City of Seattle Natural Drainage Systems 1. Project Statement Urban stormwater is a leading cause of water pollution in the U.S. yet cost-effective solutions to the problem have been elusive. Seattle’s innovative Natural Drainage Systems approach delivers higher levels of protection for receiving waters at a lower cost than traditional street and drainage improvements.
2. Project Summary Why Seattle is Implementing Natural Drainage Design For most Seattle and Puget Sound area residents, creeks, lakes and marine waters define their sense of place. Seattle is home to five species of salmon that have returned to local waters for the last 10,000 years. Public demand for better stewardship of salmon led the City of Seattle to promote restoration of creek habitat in the late 1990s and the program has been a great success.
Yet restoring stream habitat is only part of the solution.
Stormwater runoff from development significantly harms fish habitat and water quality in cities and counties across the nation. However, most attempts to protect urban streams from stormwater damage have been ineffective or too expensive.
Impervious surfaces such as rooftops, streets and parking lots do not allow rainwater to seep into the soil. Traditional stormwater systems are designed to collect rainfall in gutters along the street and feed it into large underground pipes and storage vaults before conveying the water to a nearby stream, lake or treatment facility.
In Seattle, that means pollutants generated by urban activities, including pesticides, heavy metals, motor oil and bacteria from animal waste are carried through creeks into lakes and Puget Sound, impacting the food chain that supports native marine fish populations. The sheer volume, rate of flow, and transport of pollution through our creeks prompted Seattle to look for solutions throughout its urban watersheds, far beyond the stream channels themselves.
How Natural Drainage Systems Work Typical stormwater systems are designed to “drain” a city, preventing rainwater from going back into the ground where it belongs. They exist mainly to move and delay stormwater, sending it eventually into local water bodies. At best this approach only transfers the problem, but does not solve it.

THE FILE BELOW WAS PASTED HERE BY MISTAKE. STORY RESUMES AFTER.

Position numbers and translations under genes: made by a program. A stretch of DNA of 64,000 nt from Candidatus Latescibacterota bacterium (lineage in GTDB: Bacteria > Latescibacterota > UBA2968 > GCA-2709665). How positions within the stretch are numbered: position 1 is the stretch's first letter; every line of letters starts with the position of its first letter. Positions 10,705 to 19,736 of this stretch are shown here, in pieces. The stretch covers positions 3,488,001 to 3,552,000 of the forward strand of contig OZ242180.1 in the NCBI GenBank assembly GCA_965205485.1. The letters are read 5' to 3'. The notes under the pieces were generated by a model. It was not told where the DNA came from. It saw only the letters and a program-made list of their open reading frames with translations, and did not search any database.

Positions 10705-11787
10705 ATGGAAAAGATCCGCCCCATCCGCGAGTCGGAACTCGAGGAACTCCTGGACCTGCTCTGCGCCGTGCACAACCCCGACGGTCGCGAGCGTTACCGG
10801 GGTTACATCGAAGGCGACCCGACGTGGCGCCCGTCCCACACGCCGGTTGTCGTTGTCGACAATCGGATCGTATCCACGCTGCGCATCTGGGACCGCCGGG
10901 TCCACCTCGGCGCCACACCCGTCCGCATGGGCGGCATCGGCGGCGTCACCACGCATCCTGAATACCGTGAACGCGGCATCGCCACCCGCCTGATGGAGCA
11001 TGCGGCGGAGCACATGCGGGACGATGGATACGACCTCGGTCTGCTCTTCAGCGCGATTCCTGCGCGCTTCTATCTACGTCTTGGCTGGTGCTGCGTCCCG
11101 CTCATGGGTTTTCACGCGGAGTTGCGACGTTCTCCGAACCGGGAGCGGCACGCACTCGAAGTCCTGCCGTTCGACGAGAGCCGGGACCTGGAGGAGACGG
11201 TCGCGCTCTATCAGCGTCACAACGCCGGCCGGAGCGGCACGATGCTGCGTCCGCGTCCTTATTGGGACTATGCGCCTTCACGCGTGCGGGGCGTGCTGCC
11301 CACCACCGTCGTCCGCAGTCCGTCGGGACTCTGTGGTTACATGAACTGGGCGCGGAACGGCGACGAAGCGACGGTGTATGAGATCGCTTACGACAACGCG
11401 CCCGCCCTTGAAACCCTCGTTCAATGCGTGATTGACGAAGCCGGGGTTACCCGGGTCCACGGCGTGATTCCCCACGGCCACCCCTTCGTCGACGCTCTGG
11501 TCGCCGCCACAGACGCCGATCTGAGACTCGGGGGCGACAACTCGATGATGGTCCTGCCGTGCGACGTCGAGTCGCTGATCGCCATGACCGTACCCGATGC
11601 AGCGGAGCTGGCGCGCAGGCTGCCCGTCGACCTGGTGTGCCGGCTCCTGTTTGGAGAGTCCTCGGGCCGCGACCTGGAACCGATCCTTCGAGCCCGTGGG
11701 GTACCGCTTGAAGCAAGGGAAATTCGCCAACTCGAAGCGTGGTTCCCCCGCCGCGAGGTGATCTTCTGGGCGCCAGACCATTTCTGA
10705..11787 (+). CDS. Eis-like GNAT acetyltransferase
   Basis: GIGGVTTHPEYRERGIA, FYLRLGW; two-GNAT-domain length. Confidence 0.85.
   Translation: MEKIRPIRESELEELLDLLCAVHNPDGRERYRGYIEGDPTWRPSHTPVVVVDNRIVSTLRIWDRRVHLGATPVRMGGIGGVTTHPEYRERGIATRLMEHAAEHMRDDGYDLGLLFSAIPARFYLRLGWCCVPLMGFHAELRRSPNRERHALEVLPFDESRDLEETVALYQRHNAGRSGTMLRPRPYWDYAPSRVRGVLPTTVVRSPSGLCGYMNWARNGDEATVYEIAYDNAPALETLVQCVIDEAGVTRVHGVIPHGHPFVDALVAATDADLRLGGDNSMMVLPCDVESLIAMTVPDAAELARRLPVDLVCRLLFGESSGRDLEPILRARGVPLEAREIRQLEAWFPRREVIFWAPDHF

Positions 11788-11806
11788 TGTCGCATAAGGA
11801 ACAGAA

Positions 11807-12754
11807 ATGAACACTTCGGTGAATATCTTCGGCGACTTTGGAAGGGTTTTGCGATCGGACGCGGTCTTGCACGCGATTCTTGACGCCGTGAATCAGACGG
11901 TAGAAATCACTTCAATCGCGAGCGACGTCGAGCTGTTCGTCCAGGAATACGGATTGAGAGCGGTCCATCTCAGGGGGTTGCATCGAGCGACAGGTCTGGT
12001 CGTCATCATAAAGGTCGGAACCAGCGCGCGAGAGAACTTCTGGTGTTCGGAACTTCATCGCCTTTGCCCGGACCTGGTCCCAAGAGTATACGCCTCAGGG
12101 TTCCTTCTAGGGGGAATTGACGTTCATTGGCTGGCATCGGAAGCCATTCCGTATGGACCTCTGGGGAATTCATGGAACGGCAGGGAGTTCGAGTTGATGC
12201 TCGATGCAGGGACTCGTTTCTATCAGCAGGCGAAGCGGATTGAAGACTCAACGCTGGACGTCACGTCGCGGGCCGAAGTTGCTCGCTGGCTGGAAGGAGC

Several years ago, Seattle began implementing an innovative approach to drainage that more closely replicates the natural hydrologic process of a forested watershed in its ‘pre-developed’ condition, and with it, more natural levels of runoff entering creeks.
Natural Drainage System design is based on new science and technology that emphasizes decentralized, natural infrastructure, rather than traditional pipe and vault systems that quickly convey huge amounts of polluted stormwater to creeks.
Seattle’s natural drainage projects completely redesigned city residential streets using open, vegetated swales and stormwater cascades to mimic the functions of nature lost to urbanization. At the heart of all natural drainage projects is the plants and trees, and deep, healthy soils that support them. All three combine to form a living infrastructure that, unlike pipes and vaults, increases in functional value over time.
How Natural Drainage Systems Benefit the Community The most important achievement of Seattle’s natural drainage projects has been to fix the problem at its source in an urban setting; not just moving and delaying stormwater, but reducing and treating it. Techniques for using natural systems to reduce stormwater have been experimented with elsewhere – mostly in individual buildings, parking lots, and new suburban developments. Seattle’s program is the first to apply it systematically to a high-density urban environment.
Seattle’s first natural drainage pilot project (SEA Street) was completed in 2000. This effort had remarkable success, reducing overall stormwater runoff, providing significant water quality treatment, and generating wide publicity for low impact development techniques. In a steeper area of the same watershed, the 110th Cascade pilot was built in 2002. It is a vegetated, creek-like cascade that now intercepts, slows, and filters 26 acres of stormwater flowing along four residential blocks.